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The Trump administration has withdrawn Obama-era legal interpretations that said millions of American workers, from McDonalds cooks to Uber drivers, should be treated as employees of the corporations they work for.
One of the interpretations, written by the Department of Labor in 2015, said workers should be considered employees of a company if they are "economically dependent" on it — a definition that would include the independent contractors that power the gig economy. Another said fast food workers hired by franchise owners should be considered jointly employed by the food giants themselves.
When the Obama Labor Department first released the new definition of employees, it was seen as an attempt to rein in the trend towards classifying workers as independent contractors — a practice popular among startups like Uber, Lyft, Instacart and Postmates.
Christine Owens, the executive director of the National Employment Law Project, said in a statement that the change reflects the Trump Administration’s "willingness to take symbolic steps to attack workers – here, at the expense of additional clarity for all parties."
Palak Shah, the director of social innovation at The National Domestic Workers Alliance, echoed the idea that the Department of Labor's withdrawal muddies interpretation of employment law. "It makes it harder for employers to follow the law, harder for workers to thrive in this economy, and harder for the government to enforce the law," she said.
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The Obama-era guidance on classification poked holes in arguments put forth by gig economy companies, which classify the people working on their platforms as contractors, according to Harvard Law professor Ben Sachs. But, he said, based on today’s withdrawal, it seems “the new DOL may pursue a difference course."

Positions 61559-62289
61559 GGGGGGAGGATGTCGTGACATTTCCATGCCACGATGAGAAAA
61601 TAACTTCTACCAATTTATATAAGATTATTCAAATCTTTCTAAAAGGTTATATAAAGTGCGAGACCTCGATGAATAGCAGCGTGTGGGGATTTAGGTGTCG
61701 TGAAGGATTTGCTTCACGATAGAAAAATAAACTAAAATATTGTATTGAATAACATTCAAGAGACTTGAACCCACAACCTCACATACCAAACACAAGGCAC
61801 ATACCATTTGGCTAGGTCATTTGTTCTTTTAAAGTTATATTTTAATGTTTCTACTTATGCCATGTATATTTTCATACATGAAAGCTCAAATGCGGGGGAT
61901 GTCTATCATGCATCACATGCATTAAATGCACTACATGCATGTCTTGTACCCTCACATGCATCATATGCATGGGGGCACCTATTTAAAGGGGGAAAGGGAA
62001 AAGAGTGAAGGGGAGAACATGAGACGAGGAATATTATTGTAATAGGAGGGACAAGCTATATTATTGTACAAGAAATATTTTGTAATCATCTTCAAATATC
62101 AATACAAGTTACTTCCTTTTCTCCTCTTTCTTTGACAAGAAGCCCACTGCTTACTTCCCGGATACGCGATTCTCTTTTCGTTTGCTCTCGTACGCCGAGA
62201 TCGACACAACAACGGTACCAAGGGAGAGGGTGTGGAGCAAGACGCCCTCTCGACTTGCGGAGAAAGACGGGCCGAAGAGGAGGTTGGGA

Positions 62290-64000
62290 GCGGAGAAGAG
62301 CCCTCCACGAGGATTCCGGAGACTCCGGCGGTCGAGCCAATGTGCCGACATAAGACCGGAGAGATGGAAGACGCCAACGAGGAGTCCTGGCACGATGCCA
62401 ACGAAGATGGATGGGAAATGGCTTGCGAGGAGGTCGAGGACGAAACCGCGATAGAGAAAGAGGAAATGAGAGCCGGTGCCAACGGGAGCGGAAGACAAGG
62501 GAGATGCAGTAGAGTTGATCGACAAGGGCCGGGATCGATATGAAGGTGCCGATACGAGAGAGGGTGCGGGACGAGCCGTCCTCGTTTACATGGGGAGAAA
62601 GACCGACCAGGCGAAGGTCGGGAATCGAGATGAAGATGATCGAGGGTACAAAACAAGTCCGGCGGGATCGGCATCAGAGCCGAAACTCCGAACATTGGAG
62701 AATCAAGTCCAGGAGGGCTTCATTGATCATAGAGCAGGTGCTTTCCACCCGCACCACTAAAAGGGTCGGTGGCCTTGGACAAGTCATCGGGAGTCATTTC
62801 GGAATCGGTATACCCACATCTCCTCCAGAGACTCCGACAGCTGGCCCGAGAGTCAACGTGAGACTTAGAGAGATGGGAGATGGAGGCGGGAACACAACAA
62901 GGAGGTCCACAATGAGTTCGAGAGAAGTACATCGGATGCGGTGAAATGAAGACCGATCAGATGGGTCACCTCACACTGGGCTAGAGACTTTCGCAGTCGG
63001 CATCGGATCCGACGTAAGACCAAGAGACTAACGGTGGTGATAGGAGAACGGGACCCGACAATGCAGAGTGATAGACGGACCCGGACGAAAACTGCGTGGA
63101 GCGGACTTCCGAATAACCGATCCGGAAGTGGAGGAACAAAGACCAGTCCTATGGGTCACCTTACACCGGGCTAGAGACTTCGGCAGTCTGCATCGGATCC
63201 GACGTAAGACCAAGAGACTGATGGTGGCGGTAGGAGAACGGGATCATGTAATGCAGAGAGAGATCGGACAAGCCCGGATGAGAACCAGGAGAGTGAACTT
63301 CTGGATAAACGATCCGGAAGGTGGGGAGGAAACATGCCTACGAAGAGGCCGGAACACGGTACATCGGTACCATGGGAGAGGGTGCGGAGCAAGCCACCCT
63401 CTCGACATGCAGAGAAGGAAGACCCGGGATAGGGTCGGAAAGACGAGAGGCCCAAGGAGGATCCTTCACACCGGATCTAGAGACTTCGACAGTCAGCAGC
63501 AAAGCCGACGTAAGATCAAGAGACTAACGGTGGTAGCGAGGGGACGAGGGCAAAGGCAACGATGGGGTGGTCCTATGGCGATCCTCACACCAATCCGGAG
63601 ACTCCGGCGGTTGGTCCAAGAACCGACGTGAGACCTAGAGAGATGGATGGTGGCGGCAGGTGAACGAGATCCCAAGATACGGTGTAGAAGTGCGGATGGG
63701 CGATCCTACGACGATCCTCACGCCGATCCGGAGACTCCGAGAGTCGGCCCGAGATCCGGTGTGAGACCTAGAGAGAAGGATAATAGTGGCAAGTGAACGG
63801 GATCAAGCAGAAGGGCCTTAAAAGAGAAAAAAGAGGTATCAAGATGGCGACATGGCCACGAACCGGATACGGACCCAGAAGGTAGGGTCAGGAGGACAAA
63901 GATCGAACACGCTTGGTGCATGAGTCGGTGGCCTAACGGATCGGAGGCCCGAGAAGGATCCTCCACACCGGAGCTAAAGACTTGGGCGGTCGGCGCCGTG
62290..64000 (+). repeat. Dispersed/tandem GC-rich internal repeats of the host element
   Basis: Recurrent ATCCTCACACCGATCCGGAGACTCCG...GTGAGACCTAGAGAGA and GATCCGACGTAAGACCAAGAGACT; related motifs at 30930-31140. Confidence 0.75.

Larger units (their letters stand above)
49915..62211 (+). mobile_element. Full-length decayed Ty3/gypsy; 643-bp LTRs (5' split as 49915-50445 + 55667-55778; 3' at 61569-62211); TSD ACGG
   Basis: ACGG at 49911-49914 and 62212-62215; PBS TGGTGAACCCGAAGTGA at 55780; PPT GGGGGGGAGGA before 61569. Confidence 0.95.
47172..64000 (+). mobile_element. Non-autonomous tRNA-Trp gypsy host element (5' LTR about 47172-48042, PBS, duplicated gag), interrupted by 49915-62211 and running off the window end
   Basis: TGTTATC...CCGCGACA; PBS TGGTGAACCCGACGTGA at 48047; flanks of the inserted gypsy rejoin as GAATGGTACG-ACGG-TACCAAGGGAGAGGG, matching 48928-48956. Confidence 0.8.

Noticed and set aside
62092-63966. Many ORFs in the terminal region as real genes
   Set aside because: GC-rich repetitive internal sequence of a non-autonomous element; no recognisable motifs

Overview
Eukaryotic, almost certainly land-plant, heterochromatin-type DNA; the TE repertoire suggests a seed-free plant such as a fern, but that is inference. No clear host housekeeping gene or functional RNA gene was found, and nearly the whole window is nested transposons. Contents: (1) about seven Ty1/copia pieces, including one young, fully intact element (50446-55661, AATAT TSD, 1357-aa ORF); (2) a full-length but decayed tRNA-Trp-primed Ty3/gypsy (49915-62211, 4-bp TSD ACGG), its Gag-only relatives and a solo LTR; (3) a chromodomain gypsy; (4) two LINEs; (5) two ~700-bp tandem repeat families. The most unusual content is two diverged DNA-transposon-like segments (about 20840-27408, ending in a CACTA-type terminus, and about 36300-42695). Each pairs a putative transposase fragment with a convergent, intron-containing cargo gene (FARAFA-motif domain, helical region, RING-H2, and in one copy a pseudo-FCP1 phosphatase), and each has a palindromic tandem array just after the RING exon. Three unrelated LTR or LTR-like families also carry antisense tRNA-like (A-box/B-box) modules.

The "joint employer" guidance has also been deleted. The fast food industry celebrated the change on Wednesday, with the the International Franchise Association, a major industry group, calling the joint-employer guidance "one of the most costly and burdensome regulations impacting the franchise business model."
“While uncertainty surrounding the new joint employer standard has made it harder for America’s 733,000 franchise owners to grow and create new jobs, we are pleased the DOL is taking first steps to undue this costly regulation,” Matt Haller, the IFA’s Vice President of Public Affairs, in a statement.
While there are few immediate consequences of the change, it will almost certainly affect the outcome of cases now before the National Labor Relations Board, which concern whether parent companies like McDonald's are responsible for labor conditions at franchise locations, and what rights and benefits companies like Uber owe their drivers.
Alex Passantino, former Acting Administrator of the Labor Department’s Wage and Hour Division, said that the shift will likely result in "the Department of Labor pursuing fewer cases at the national level, and more cases ending at the local level, without efforts to pursue up-chain to a corporate franchisor or upper tier contractor."
He said that it signaled that the department under Trump will likely "give more respect to traditional business relationships than the previous administration."
The National Retail Federation, which represents the interests of companies that rely on contractors, was also pleased, calling the change "an important first step in reversing one of the most onerous regulations imposed by the previous administration on businesses.”
“Drastically expanding joint employer liability to hold one business responsible for the actions of another independent business, such as a subcontractor or franchisee, did nothing to protect employees and only created uncertainty that led to more growth-chilling litigation," said NRF President and CEO Matthew Shay in a statement. "Retailers hope Congress will build on this progress and put the issue to rest once and for all with clear, fair legislation defining joint employers.”
Caroline O'Donovan contributed reporting to this story.